As we collected our friend after he had completed whatever it was he needed to do, we drove through the parking lot of the strip mall and past the front entrance at Target. I stared out of the dusty window toward the store, not really paying attention to anything in particular. I noticed a fairly large crowd of people in front of the store. A woman with a few children was pushing a cart out the front door, and I looked at her and thought she must be the most glamorous woman in Wasilla. As I was about to comment to my friends the large amount of makeup on this particular woman, more than is common for women in southern Alaska, I realized that I was looking at none other than Sarah Palin.
We almost got into a couple of fender-benders trying to park and run over to her like crazed fans, like we saw quite a few other people doing. I debated jumping out and asking her for a photo, but I decided that I couldn’t miss that opportunity. What other celebrity was I going to see who was going to embody Alaska more than Sarah Palin, aside from a grizzly bear? They might be one and the same, as a guest pointed out to me when I told this story at work later on in the week. Regardless of the real or perceived threat, I played fangirl and asked Ms. Palin for a photo. I told her I was a big fan and she graciously agreed. Although I’m not actually a Sarah Palin fan (except for the seeing Russia from her house comment…who’s not a fan of that hilariousness?), we posed for a photo and all I can say about her is that she was incredibly nice and patient, and looked damn good in a camo fleece.
Almost Stranded: A Tale of a Missed Bus
I arrived in Anchorage, Alaska at about 11:30 PM, and it was still bright as day outside. There was a bite to the air but it was not as cold as I had imagined. I stood outside the airport after having collected my one very heavy bag, and I waited for the hotel shuttle. I eventually called the hotel and asked if they even had a shuttle, which they did not (I would have been standing there for a long time). I ended up taking a taxi from the airport to downtown Anchorage, which cost me roughly $18 plus a tip. I couldn’t see much from the cab, as we drove through the outskirts into the center of the city, and for all I could see it looked like it could have been the Valley.
The cab dropped me off at The Westmark hotel and I proceeded to get really confused as the hotel didn’t have my reservation, even though the people at Princess had booked the room for me; or so I thought. The gentleman at the front desk told me I was lucky that they had rooms open and proceeded to give me one at the employee price, although he made it crystal clear that he was doing something nice for me and that I should be very appreciative of him. I was definitely appreciative, but he made it sound as if he were working a miracle for me. I suppose since I didn’t have to sleep out on the street, it sort of was.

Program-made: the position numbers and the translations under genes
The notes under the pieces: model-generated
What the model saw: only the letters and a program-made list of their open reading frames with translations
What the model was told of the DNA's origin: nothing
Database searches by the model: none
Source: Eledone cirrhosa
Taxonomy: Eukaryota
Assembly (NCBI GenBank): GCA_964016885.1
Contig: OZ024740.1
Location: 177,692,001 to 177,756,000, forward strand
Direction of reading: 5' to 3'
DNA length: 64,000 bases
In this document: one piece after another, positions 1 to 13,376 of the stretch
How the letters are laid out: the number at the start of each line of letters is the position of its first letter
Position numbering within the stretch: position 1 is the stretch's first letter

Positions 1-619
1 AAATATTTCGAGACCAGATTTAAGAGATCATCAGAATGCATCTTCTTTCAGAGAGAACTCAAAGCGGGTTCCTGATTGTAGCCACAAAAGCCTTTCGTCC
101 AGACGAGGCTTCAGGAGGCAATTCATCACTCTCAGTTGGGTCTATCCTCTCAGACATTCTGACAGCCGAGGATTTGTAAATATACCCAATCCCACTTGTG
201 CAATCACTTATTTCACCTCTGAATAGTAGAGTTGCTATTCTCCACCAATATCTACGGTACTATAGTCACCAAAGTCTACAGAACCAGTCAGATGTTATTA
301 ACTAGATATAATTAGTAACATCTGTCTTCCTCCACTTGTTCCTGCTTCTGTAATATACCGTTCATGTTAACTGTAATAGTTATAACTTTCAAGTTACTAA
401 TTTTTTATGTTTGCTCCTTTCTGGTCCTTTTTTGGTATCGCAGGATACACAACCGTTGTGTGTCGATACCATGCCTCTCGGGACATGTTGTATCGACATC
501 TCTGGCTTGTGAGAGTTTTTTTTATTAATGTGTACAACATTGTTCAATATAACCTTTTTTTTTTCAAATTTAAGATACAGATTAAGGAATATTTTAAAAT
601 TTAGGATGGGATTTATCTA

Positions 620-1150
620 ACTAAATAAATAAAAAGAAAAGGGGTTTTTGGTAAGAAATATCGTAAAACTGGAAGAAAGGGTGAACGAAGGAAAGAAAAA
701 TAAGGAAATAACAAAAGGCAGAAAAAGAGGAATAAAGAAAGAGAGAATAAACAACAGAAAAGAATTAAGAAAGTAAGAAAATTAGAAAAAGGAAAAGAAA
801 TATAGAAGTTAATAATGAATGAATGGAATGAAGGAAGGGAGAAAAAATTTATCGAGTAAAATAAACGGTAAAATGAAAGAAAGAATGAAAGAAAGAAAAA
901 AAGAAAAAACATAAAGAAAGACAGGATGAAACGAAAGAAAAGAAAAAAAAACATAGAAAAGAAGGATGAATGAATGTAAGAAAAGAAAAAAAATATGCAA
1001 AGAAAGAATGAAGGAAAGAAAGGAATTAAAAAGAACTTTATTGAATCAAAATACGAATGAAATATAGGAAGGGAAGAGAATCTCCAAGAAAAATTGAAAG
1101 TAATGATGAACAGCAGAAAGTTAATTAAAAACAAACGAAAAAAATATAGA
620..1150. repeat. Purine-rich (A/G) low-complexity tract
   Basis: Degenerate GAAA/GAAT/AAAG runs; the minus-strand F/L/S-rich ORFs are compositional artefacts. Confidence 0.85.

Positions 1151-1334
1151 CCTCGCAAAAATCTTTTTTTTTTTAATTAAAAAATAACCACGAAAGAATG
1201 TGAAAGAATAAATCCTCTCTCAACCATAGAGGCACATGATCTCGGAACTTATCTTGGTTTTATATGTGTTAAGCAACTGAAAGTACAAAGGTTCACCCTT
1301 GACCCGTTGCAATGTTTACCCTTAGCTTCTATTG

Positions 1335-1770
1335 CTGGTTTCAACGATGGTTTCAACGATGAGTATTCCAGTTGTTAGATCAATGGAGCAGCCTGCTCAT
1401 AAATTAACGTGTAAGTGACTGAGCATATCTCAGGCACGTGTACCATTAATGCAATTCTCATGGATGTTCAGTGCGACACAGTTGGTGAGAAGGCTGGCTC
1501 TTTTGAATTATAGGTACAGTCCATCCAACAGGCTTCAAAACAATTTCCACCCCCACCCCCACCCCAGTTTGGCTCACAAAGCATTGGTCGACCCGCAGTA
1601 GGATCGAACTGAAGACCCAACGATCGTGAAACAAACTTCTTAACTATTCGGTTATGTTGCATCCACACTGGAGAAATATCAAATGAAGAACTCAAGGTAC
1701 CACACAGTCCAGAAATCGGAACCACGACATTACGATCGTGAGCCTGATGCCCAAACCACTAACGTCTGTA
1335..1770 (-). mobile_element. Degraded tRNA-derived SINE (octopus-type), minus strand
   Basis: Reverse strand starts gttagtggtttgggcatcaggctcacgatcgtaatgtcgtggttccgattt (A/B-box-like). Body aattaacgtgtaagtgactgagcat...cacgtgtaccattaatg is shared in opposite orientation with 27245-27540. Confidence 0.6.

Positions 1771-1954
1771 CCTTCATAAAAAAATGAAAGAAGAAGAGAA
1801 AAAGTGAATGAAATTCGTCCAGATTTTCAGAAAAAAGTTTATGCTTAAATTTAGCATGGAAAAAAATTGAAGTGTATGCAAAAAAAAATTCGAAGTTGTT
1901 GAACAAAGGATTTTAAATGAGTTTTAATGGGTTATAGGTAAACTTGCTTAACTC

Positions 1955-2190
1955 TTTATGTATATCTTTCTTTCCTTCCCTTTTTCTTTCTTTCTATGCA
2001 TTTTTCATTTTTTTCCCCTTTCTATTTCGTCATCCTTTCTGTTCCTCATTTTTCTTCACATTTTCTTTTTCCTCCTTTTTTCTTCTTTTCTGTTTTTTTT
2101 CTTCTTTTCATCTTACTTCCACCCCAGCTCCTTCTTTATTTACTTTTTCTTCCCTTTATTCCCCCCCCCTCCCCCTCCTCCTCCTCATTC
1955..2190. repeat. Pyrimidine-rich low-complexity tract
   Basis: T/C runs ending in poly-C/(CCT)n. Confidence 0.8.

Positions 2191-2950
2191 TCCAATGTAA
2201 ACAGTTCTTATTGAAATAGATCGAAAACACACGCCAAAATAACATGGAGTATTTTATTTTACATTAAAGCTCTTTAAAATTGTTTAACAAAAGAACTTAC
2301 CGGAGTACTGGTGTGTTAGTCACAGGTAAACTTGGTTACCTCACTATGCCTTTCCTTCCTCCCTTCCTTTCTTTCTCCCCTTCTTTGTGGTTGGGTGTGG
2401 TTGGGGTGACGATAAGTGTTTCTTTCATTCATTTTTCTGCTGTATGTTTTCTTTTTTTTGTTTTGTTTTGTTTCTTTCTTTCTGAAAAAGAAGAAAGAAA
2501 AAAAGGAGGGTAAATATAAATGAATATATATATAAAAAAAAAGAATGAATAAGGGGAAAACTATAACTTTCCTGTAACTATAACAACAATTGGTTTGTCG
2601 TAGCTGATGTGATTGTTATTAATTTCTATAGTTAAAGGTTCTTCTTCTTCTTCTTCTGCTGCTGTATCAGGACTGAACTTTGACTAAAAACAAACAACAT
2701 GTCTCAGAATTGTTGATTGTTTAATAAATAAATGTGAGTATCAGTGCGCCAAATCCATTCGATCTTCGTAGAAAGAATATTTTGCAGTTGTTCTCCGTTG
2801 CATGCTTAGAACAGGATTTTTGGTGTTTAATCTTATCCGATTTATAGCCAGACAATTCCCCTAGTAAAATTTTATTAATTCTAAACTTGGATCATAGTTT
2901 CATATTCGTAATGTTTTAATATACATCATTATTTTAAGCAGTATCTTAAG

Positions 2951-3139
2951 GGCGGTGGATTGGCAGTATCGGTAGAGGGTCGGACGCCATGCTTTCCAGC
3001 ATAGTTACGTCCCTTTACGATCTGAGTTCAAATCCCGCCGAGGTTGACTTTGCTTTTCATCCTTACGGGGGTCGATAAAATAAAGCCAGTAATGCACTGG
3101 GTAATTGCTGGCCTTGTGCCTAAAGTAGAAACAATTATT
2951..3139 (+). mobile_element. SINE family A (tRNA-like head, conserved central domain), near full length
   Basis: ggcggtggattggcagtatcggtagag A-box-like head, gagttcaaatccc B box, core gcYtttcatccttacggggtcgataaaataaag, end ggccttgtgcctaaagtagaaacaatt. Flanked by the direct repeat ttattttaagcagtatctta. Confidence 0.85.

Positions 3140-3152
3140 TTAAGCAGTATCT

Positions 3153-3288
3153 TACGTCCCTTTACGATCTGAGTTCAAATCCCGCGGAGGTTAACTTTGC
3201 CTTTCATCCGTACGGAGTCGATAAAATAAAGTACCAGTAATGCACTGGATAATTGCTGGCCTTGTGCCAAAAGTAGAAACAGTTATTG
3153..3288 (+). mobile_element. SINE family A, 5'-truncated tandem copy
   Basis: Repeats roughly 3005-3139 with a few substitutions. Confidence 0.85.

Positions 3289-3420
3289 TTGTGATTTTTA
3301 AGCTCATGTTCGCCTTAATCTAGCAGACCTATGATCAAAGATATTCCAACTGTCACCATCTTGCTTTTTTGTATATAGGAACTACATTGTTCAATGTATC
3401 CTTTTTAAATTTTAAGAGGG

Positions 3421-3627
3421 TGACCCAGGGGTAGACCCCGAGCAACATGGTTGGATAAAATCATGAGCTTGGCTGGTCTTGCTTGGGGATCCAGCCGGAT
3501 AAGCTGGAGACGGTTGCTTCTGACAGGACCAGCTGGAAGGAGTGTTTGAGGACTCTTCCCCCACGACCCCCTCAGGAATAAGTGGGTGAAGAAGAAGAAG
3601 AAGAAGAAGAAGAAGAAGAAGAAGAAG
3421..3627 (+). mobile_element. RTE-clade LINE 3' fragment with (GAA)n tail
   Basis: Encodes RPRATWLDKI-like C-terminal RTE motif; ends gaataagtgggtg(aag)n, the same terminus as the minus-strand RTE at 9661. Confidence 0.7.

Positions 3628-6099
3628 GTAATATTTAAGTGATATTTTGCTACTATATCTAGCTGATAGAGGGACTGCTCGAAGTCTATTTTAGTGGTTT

As a quick hotel review, it was a decent room, clean and functional. The bathroom could use an update and maybe a deep clean, but it didn’t bother me enough to really complain about it. The bed was fairly comfortable and I had no problem falling or staying asleep.
The next morning I woke up and called the tour desk, and yet again they didn’t know anything about the shuttle that I was talking about. After a round on Facebook, I figured out that the shuttle was at noon. I went on Yelp to see if there was anyplace good to eat around the hotel, and discovered a popular spot called Snow City Café. I walked the few blocks and was greeted with a 35-40 minute wait for breakfast. Luckily they had a counter and I was able to sneak into a single open spot. I of course ordered the salmon cakes breakfast and coffee, and it was delicious and way too much food.
I walked back to the hotel and parked myself in the lobby staring out the window at noon sharp. I waited…and waited…and waited…and nothing even resembling a shuttle came. After several dozen panicked phone calls and text messages, I was able to gather which Wal-Mart the shuttle would be stopping at, so I took a cab there. I panicked again when I didn’t see the shuttle, but it arrived after a few minutes and I was never so relieved to see a gigantic motorcoach. I sheepishly admitted to the driver Brian that I had somehow missed it when they stopped at the hotel. I felt like an idiot, but so damn relieved to see that gigantic bus that I didn’t care much. I ran into Wal-Mart and picked up my essentials and some McDonald’s food (I didn’t know when I’d be getting fast food again, don’t judge me!), and off we went on the bus to my next big adventure.